Demystifying the Truth About the Nutrition in Dried Apricots
Every now and then, a trendy superfood emerges. Avocados, chia seeds, acai berries, and kale are just a few examples. But let’s take a break from these favorite superfoods for a minute to put the spotlight back on the humble apricot: a beautiful fruit that many associate with summertime.
The apricot belongs to the rose family: the same family as plums, almonds, peaches and nectarines, among others. Being a part of the rose family makes apricots an excellent source of fiber and carotenoids, such as beta carotene. Also present in carrots, beta carotene is an antioxidant that gives both carrots and apricots their orange color, while promoting great skin and eyesight.
However, apricots are fragile and bruise easily. Luckily, you can still enjoy the benefits of apricots even when they’re preserved, as the dried fruit manages to retain several nutrients that are present in the fresh version of the fruit. The drying process may degrade several of its water-soluble vitamins (such as vitamin C), but that only adds more concentration to other present nutrients.
Just remember to take it slow when it comes to your consumption of dried apricots, as they may be treated with sulfur-containing compounds to extend their shelf-life. Watch out for any adverse reactions!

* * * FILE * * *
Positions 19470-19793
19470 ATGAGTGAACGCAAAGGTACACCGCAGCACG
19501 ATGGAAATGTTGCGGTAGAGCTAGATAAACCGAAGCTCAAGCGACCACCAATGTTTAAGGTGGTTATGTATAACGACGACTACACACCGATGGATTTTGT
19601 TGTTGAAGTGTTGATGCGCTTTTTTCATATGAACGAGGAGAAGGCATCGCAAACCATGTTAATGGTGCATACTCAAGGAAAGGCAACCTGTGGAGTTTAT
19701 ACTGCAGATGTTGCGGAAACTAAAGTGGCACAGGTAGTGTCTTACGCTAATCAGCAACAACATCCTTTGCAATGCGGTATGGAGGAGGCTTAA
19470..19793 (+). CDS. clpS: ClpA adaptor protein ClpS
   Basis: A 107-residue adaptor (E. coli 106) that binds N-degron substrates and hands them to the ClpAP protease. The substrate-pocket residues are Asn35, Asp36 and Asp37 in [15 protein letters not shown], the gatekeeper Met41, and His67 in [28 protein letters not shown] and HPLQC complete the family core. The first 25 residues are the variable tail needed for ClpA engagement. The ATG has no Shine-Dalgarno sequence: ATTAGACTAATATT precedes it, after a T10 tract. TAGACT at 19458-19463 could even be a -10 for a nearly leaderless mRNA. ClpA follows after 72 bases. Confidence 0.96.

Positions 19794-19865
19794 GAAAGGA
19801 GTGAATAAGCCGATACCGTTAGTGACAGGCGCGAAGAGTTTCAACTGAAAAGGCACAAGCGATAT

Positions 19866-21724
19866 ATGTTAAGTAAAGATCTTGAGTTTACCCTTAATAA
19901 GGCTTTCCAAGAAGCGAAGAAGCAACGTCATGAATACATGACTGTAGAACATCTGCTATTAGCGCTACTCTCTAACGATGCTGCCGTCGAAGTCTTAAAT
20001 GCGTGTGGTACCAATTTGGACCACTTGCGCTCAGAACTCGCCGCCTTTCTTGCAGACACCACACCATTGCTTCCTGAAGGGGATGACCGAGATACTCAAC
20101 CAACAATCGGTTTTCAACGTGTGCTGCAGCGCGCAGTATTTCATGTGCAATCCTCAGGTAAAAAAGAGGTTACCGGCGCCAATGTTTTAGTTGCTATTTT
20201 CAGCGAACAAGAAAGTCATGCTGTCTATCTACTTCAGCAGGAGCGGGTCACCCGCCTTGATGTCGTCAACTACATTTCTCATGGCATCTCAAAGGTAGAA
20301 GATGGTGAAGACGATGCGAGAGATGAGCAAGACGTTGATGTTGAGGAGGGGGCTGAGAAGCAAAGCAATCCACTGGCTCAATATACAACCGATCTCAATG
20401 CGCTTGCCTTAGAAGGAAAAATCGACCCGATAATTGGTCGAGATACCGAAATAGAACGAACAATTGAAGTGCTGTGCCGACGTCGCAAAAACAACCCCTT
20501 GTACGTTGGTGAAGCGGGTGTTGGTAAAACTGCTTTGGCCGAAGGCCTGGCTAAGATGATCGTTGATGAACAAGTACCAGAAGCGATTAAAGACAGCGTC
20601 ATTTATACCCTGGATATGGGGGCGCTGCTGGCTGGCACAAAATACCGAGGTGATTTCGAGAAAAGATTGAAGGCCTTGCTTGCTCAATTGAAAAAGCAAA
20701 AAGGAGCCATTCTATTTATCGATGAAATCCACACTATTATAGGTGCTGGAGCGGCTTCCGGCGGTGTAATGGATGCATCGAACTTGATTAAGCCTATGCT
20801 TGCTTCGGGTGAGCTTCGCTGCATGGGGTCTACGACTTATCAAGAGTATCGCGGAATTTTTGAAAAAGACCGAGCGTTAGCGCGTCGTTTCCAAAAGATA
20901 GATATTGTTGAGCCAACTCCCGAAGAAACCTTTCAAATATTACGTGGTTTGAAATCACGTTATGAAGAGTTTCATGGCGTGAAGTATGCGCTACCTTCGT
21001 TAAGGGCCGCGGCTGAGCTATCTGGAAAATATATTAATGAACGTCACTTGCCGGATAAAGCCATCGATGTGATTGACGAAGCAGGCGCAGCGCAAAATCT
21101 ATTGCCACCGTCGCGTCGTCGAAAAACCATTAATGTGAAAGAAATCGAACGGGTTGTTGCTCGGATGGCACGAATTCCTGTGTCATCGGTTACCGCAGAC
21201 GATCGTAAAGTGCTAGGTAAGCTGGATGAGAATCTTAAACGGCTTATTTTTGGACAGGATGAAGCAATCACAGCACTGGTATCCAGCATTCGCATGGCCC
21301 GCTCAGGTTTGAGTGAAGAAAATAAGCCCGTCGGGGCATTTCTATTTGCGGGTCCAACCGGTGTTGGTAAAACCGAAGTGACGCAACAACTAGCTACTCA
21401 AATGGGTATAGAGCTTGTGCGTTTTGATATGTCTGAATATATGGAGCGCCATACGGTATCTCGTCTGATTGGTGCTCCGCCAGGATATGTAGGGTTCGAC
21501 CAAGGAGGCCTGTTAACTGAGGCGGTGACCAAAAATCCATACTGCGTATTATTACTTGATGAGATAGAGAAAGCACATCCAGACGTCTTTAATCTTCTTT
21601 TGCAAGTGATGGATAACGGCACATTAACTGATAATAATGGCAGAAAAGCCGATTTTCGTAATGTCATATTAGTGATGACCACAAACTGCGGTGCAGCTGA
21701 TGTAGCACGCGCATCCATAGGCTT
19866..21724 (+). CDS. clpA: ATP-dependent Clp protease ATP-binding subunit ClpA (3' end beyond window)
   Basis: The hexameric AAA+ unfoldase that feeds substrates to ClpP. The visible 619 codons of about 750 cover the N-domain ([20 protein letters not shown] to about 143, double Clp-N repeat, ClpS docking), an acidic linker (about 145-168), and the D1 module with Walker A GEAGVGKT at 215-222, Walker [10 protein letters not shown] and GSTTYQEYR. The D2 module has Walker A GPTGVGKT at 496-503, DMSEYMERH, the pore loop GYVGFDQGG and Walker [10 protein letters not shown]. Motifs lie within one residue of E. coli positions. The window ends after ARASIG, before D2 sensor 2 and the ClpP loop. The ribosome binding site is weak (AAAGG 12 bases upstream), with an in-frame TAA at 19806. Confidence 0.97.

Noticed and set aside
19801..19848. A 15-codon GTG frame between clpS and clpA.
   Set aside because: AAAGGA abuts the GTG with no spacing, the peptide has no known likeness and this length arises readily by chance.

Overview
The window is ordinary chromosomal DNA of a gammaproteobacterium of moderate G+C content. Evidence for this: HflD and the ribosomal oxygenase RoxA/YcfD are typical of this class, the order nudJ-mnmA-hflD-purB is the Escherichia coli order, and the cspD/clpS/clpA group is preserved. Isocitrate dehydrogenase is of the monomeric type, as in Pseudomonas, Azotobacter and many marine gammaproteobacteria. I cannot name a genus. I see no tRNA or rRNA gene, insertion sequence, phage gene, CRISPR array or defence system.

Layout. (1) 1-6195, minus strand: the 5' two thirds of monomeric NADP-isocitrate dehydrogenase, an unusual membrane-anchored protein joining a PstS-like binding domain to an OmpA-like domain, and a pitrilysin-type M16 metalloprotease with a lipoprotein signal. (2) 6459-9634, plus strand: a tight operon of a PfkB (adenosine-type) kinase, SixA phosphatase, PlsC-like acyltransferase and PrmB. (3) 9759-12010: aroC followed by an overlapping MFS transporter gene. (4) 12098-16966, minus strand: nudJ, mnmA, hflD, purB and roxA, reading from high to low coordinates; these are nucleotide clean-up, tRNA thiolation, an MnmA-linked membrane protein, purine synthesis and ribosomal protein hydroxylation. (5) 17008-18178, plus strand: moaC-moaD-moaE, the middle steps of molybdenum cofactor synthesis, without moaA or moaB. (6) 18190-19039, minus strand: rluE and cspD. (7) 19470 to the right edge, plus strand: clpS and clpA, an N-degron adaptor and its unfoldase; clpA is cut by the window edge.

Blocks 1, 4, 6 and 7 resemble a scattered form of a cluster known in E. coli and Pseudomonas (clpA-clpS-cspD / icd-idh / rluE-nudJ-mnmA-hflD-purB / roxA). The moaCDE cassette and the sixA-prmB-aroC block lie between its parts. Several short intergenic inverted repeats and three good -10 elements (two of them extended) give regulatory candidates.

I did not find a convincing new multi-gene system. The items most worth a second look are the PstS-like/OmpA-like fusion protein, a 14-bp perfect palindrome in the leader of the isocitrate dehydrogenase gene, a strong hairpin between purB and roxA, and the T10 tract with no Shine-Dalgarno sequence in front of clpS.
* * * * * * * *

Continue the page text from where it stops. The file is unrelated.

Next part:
Health Benefits from Dried Apricots
You’ll also want to watch out for calories adding up if you’re consuming dried apricots to positively impact your diet — sugar is often used as a preservative in dried fruits. For measure, remember that half a cup of dried fruit can equal to a cup of fresh fruit.
More specifically, one cup of dried apricots is about 130 grams, and supplies 341 calories. Additionally, a serving size is roughly equal to a ½ cup or 8 halves of the dried fruit. Remember to measure out your dried apricots ahead of consumption to avoid overeating.
Let’s take a look at some of the most important things to know about nutrition in dried apricots:
- Dietary fiber. Each serving of dried apricots provides about 4 grams of dietary fiber or 16% of the recommended daily amount. Dried apricots are especially rich in soluble fiber, which dissolves into a gel-like substance that binds with fatty acids to be excreted in waste. This type of fiber can help lower cholesterol and blood sugar levels.
- Potassium. Each serving of dried apricots contains about 705 mg of potassium or 21% of the recommended daily amount. Potassium is one of the seven essential macronutrients. A high potassium intake decreases the risk of stroke, lowers blood pressure, and is said to decrease risk for overall mortality by 20%.
- Iron. Iron plays an important role in the production of hemoglobin and red blood cells. People get a majority of their daily recommended amount from animal meat (called heme iron). Apricots provide a type of iron, called non-heme iron, which isn’t as easily absorbed as heme iron but contributes to the daily requirement. Dried apricots are more significant sources of iron than their fresh counterparts, with each serving providing 1.75mg of iron or 10% of the recommended daily amount.